So what is it all about.
People want access and a sense of control (our motto “Here’s Control”) when it comes to their finances and the quality of life they are able to enjoy as a result. The political noises around land are directed at the middle class because they can see land on both sides of their wealth journey. They either can relate with family members that have tracts of communal land but no access to the tools that make it useable or they have an envy towards those who have “made it” and preach the message of self-sustenance. Either way it makes land with all its fruits to seem to be the key to solving their problems. Is this a valid path? The numbers don’t necessarily agree but the phenomenology method of interrogation shows that there is still an unquantifiable return that people can associate with. An essence so to speak.
Is it legit?
As with everything investing the final assurance lies with you and your methods. In South Africa so far only two avenues are available for accessing these types of investments. Livestock Wealth and FedGroups impact investing. As a safeguard, Livestock Wealth is audited by SNG and boast clients as meticulous as Woolworths and is a registered FSCA member and national credit provider. Fedgroup is actually a financial services provider, an investment and insurance company offering employee benefits products and investment plans.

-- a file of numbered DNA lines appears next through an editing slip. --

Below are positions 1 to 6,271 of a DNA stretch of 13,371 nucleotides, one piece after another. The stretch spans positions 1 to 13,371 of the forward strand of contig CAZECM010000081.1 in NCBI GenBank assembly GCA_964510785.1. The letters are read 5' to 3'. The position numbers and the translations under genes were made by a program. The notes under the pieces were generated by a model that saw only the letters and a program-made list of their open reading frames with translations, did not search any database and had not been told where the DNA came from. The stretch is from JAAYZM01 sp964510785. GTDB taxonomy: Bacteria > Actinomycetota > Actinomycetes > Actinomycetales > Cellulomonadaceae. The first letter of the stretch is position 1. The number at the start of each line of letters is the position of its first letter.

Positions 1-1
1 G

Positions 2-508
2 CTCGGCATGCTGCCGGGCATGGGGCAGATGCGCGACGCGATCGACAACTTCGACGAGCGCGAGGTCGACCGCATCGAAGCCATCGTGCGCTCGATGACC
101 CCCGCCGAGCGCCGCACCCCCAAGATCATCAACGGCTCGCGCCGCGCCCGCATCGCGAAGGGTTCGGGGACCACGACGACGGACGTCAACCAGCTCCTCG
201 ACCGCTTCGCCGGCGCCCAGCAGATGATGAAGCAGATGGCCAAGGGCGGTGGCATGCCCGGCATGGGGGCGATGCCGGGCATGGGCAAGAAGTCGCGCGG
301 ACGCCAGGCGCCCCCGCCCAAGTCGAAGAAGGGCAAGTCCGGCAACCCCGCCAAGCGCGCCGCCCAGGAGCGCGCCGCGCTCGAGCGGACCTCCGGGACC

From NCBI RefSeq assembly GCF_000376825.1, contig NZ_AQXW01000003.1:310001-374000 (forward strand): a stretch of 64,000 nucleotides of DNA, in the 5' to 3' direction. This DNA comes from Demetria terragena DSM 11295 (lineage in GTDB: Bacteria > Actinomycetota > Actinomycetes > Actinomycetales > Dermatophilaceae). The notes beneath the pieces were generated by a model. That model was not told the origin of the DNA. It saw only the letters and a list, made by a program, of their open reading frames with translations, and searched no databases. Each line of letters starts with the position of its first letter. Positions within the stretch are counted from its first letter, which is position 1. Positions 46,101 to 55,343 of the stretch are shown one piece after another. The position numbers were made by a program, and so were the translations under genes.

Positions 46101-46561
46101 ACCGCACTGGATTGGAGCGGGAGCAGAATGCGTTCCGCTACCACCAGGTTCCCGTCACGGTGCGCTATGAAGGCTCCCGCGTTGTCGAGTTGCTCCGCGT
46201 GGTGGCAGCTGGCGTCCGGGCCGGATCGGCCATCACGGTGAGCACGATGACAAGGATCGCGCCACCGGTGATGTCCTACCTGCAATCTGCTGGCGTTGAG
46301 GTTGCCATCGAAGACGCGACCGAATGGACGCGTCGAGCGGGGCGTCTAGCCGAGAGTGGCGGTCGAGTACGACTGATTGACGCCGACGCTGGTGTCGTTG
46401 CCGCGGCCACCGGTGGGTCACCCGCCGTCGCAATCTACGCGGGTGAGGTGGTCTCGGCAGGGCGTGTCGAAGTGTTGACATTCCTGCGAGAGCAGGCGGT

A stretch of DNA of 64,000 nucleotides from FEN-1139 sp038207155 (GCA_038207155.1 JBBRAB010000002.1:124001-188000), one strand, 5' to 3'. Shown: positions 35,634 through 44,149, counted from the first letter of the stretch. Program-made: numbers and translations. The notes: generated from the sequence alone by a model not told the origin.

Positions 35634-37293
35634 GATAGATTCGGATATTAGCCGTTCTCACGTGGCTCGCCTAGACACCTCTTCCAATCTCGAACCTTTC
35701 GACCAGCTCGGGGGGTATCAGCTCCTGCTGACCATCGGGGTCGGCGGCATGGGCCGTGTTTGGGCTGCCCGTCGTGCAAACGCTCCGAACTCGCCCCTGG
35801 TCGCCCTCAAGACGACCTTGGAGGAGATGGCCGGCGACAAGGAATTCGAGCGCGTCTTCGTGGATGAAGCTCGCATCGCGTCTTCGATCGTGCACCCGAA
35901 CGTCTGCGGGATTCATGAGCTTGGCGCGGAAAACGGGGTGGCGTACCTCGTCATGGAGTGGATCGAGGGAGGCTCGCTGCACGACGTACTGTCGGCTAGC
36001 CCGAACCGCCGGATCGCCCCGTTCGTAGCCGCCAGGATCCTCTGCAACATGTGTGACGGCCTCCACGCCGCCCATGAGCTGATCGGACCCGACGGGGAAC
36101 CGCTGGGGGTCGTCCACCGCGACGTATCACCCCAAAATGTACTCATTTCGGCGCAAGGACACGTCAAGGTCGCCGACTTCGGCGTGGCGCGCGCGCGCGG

In conlusion I think there is no case to be made for seeking a return through land the world over. Don’t mistaken me for saying there is none whatsoever. On the contrary what I am saying is that the essence of a total return from impact investing is far more than a positive NPV calculation or a high IRR. It’s not simply a positive scientific test. Sometimes (and evidently predominantly in the developing world), total return is a journey that you embark on. Through a lens of a people. Through time and a story. And when you finally understand what the excitement is about, you will realise that the barrel isn’t so empty. That there’s a cent to be made.
*I own two blueberry trees myself and am very entertaining of the idea of owning cows and more relatable investments. But I do it in a diversified portfolio that has a 5% allocation to unconventional investments.
PhotoCred for Featured Image to @LindoMyeni